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Canadian CEO group issues call to action on skills gap

A powerful group of Canadian business executives says the country urgently needs a strategy to ensure its workforce has the skills to compete in the global economy. Citing recent studies that show Canadian workers are falling behind international peers on basic skills such as literacy and numeracy, the Canadian Council of Chief Executives has issued a call to action.
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Jobs for tech-savvy social media experts will be as obsolete in 10 years as far more traditional occupations such as taxi dispatcher and toll booth operator, according to a new study released by the online employment site Workopolis.
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Registration for the Learning Networks of Ontario (LNO) Online Clear Writing Course is open until December 20. This course is 12 weeks in duration and will be delivered using the Moodle platform (no live sessions) accessible through AlphaPlus’ Virtual Classroom for Adult Educators. The course runs January 7 – March 28, 2014.
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One year after the Prime Minister of Canada said skills shortages are the biggest challenge facing the country, the business community continues to identify the skills gap as the most pressing issue. "Competition to find and hire highly qualified and skilled professionals is intense, according to our members,” says Perrin Beatty, President and CEO, Canadian Chamber of Commerce.
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The Association of Canadian Community Colleges (ACCC) is pleased to announce that a jury panel of senior public sector executives from across Canada has determined that ACCC is in the winners’ circle of the IPAC Deloitte 2013 Public Sector Leadership Award, in recognition of its pioneering overseas orientation program for economic immigrants.
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Can you do Grade 6 math? Here's a test

1. (Grade 3) At a garage sale, there are bicycles and tricycles. Altogether, there are 18 wheels. How many bicycles and tricycles are there?
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On the 24th anniversary of the Montreal Massacre, students remember and continue to challenge sexism and misogyny on campuses across Canada.
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In the world of education, “failure” is about as dirty a word as you’ll find, short of four letters. Heavy with negative baggage, considered by some a motivation killer, failure is the term that gets shushed out of the room – the thing that’s best not talked about. Nevertheless, there are those willing to not only talk about failure but embrace it as a positive learning tool whose time has come.
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Reassigning staff to lesser roles is sure path to a lawsuit: legal expert

If an employer is required to reassign staff, ensure that not only are the compensation and title equivalent but that the employee's public status, including office privileges, remain unaffected.
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Employment in Canada continued on a slight upward trend for the third consecutive month, edging up 22,000 in November. The unemployment rate held steady at 6.9 per cent for the third month in a row.
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How to break away from your nine-to-five cubicle life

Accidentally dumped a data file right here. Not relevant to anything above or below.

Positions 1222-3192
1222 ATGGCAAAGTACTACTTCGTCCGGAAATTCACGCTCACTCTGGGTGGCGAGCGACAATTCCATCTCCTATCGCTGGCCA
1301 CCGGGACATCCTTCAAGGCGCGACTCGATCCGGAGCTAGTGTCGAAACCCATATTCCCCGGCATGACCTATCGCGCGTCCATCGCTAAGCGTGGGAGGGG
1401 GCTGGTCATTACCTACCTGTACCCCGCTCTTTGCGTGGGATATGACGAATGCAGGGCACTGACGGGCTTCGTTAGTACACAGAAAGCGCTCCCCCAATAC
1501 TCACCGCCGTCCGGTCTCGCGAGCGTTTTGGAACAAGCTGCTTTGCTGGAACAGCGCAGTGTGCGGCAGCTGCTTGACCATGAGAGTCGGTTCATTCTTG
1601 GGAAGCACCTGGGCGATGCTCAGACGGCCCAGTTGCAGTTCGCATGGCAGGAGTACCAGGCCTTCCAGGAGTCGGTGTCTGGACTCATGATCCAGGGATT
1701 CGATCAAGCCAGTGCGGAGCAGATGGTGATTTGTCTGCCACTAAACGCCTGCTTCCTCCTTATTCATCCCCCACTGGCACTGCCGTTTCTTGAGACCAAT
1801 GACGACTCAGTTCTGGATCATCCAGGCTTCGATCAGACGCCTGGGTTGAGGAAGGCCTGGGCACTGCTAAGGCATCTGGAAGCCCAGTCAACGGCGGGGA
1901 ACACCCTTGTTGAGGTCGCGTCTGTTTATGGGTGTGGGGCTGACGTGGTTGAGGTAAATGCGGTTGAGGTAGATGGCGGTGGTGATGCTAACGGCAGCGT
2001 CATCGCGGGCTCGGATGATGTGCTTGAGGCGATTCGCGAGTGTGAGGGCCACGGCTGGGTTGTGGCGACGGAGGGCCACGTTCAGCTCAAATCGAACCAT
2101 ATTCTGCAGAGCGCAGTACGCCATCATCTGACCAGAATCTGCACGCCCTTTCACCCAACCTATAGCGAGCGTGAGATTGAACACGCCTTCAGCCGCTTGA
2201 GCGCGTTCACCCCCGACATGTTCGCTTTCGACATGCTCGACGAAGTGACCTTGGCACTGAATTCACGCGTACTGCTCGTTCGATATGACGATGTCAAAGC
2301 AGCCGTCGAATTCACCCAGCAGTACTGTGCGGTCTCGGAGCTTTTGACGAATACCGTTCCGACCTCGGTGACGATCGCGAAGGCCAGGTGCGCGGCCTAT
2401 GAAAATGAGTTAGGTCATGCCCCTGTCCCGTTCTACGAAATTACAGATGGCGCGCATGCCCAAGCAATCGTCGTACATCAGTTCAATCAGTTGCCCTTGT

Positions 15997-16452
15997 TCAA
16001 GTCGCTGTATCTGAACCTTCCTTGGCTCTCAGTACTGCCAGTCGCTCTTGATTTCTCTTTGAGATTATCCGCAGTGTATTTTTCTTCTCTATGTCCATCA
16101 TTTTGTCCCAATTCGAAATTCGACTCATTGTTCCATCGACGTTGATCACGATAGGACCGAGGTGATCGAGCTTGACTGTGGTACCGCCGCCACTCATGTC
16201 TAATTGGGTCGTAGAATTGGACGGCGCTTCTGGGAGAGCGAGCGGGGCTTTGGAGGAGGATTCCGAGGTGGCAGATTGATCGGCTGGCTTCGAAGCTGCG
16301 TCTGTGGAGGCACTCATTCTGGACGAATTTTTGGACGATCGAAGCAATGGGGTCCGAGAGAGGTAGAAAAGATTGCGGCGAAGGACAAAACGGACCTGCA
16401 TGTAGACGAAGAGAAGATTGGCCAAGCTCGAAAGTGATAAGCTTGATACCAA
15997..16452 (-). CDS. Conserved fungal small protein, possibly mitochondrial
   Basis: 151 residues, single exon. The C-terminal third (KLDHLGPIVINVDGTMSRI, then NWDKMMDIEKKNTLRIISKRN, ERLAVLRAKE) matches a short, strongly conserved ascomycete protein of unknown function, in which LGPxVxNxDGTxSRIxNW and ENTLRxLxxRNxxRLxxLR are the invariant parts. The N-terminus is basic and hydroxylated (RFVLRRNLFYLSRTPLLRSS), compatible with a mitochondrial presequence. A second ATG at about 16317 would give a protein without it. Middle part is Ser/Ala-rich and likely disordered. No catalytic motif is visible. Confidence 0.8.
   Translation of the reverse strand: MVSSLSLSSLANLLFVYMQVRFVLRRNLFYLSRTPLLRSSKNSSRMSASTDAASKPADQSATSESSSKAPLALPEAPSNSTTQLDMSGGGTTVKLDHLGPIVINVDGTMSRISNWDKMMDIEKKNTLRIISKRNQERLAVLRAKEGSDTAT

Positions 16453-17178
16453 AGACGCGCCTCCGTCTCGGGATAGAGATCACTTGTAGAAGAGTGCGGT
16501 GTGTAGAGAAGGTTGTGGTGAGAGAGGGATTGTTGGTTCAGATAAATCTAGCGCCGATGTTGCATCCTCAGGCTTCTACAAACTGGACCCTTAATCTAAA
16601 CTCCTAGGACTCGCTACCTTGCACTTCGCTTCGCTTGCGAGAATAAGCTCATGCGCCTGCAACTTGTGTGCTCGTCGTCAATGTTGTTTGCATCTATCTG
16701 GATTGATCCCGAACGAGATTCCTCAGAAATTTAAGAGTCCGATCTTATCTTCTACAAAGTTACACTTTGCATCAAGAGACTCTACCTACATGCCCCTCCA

Setting up a presence online will help your brand – even before you start your new business. As an extension of your business, managing and honing your personal brand online as soon as you can – via a static site, a blog or an LinkedIn profile – is a must.
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"In Canada and throughout the world, volunteering is a time-honoured tradition that enhances society through the remarkable devotion of so many volunteers, to whom our country expresses its immense gratitude." - Governor General David Johnston
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What’s new at New Readers Bookstore?

Looking for a special Christmas or holiday season gift? Be sure to check out New Readers Bookstore’s carefully chosen collection of award-winning novels, graphic novels and short stories. All revenue generated by the bookstore is reinvested in Frontier College’s literacy programs in marginalized communities across the country.
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On January 1, 2014, Grass Roots Press will release a new series aimed at students who are exploring career paths in the health sector. Career Essentials will open students' eyes to three careers: health care aides, lab assistants, and massage therapists. Each book provides personal stories and interviews that capture the real-life experiences of college students in training and their instructors, along with people who work in the field.
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Call for proposals: World Library and Information Congress in Lyon, France, August 16-22, 2014

The World Library and Information Congress will be held in Lyon, France, August 16-22, 2014. Titled Libraries, Citizens, Societies: Confluence for Knowledge, the program will cover literacy, community and responsibility. The deadline for proposals is Monday, January 20, 2014.
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"These young people will be adults very soon, adults with very poor prospects for work, for family life, for playing their part in their community. We must pull together, and this means government departments as well as providers, teachers and employers if we are going to help this and the next generation of children to get the skills they need for prosperous and fulfilling lives." - Carol Taylor, Director of Development and Research at NIACE